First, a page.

We at Ethos welcome the Government’s announcement of increased funding of £12 billion a year for health and social care. But the proposals make little mention of the immediate and massive staffing crisis in care provision which has hit Ethos and the rest of the care sector this year. Without immediate action to fix a failing system, the billions will fall on stony ground.
Our chief executive Fae Dromgool examines some of the issues...
Care providers and the social care sector face a uniquely complex landscape. Ongoing regulatory and funding challenges now compounded by the COVID-19 pandemic are making the task of operating in the social care sector anything but straightforward. This year the growth of this staffing crisis has exacerbated the difficulties and Ethos is not immune to its impact.
The social care sector is a keystone of communities employing 1.5 million people in England and contributing £40.5 billion to the economy. Failures will have devastating consequences on individuals, their networks and beyond.
Unlike NHS healthcare, social care is not free at the point of use. Council funding is only available to those with the lowest means and the care assessment process is often complex, fragmented, unfair and impossible to negotiate.
Local authorities spent £22.2 billion on social care in 2018/19 supporting 841,850 adults. People privately purchasing their own care spent £11 billion. Around 18,500 provider organisations deliver services across 39,000 establishments and 70,000 individuals employ their own staff via a direct payment.
Social care has one of the highest rates of job vacancies in the economy. According to The Guardian, care providers in the UK went into the COVID-19 pandemic with 120,000 vacancies.
We are now 18 months into the pandemic and the staffing challenge has significantly worsened. The combined effect of the pandemic and Brexit has caused Europeans, who most care providers relied on to fill staffing gaps, to return to their home countries.
The impact of this mass exodus for the social care sector is now being aggravated by the competition for staff with other sectors, like retail and hospitality. With unemployment still quite low in the UK, at around 5%, and with businesses returning to normal, the competition for staff is intense.
Large high street and on-line retailers in our area are now offering up to £12 to £16 per hour for entry level roles and care providers simply can’t compete.
Although many social care jobs do not require formal qualifications in England, care is highly skilled and demanding work and it is also characterised by long and unsocial hours.
At the same time, social care is one of the most undervalued and lowest paid sectors. The majority of care workers are paid just over the national living wage, and many are on zero-hour contracts.
We are now battling with added pressure as a result of a decision passed by MPs in July that all eligible care staff must be double-jabbed by November 11. The move has been described as "ill-thought-out" by care sector leaders who fear it will compound the already serious staffing crisis.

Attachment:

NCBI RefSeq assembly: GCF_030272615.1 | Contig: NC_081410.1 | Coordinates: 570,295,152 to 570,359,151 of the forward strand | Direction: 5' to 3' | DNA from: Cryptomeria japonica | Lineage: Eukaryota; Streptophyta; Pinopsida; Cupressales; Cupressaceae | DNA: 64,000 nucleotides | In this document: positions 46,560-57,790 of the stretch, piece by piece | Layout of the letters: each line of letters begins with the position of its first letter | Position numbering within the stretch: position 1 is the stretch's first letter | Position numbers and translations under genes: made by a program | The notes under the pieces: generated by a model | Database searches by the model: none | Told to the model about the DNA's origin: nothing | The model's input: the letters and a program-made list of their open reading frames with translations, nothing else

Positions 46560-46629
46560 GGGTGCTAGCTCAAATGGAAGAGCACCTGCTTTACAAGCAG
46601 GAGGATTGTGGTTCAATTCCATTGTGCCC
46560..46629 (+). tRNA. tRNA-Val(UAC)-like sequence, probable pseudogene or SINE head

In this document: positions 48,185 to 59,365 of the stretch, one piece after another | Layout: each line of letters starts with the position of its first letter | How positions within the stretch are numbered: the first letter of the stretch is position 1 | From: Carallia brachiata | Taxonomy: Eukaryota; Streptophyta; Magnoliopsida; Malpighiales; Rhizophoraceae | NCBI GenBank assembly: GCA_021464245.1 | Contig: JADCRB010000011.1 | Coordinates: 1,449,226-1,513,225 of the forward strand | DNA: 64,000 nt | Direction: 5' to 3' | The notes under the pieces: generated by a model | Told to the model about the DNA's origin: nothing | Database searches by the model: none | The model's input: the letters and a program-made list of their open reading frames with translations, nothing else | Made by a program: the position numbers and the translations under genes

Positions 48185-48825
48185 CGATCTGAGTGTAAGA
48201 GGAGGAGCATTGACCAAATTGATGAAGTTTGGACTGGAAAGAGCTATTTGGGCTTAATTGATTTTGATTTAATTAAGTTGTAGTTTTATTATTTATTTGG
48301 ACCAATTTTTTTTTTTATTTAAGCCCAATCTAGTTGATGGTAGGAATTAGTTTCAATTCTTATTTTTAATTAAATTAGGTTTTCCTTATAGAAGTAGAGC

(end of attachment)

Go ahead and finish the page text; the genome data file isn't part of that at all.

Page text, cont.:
NHS figures show that in Shropshire five per cent of eligible staff including agency workers - 185 out of 3,739 - had not received a first dose by August 22.
The COVID-19 pandemic has focused a spotlight on care work like never before. Care workers and other key workers have been applauded and celebrated, yet there is a looming crisis facing the social care sector.
The challenges of COVID-19 are many and ongoing. The sector already faced enormous challenges prior to the pandemic - longstanding financial pressures, a precarious provider market, limited choice and control for our clients, an undervalued workforce and increasing workforce shortages. The crisis has magnified the issues and local authorities are taking a huge financial hit.
Costs to local authorities and providers during the pandemic will far exceed the Emergency Funding from the Government of £3.2 billion – half of which was made available to up to June 2020 – to support local government’s response to the pandemic, plus a £600 million Infection Control Fund.
The sector estimated £6.6 billion in extra costs, such as PPE, staffing and deep cleans due to COVID-19 at the end of September 2020. There is an £800 million deficit in 2020/21 based on the first three months alone.
Only 4 per cent of local authority directors are confident that budgets will cover their statutory duties this year. Without extra funding, this will impact on the ability to meet needs.
This adds to the uncertainty of future funding and social care reform. Adult social care is still below the 2010/11 level but facing rising costs of provision and growing demographic demand.
First and foremost, the sector needs the long-promised reform to deliver better and sustainable funding alongside a workforce plan to improve employment conditions – pay and job security – and recognition. We need this reform to happen now, not in one or two years’ time and we need a social care funding shake-up.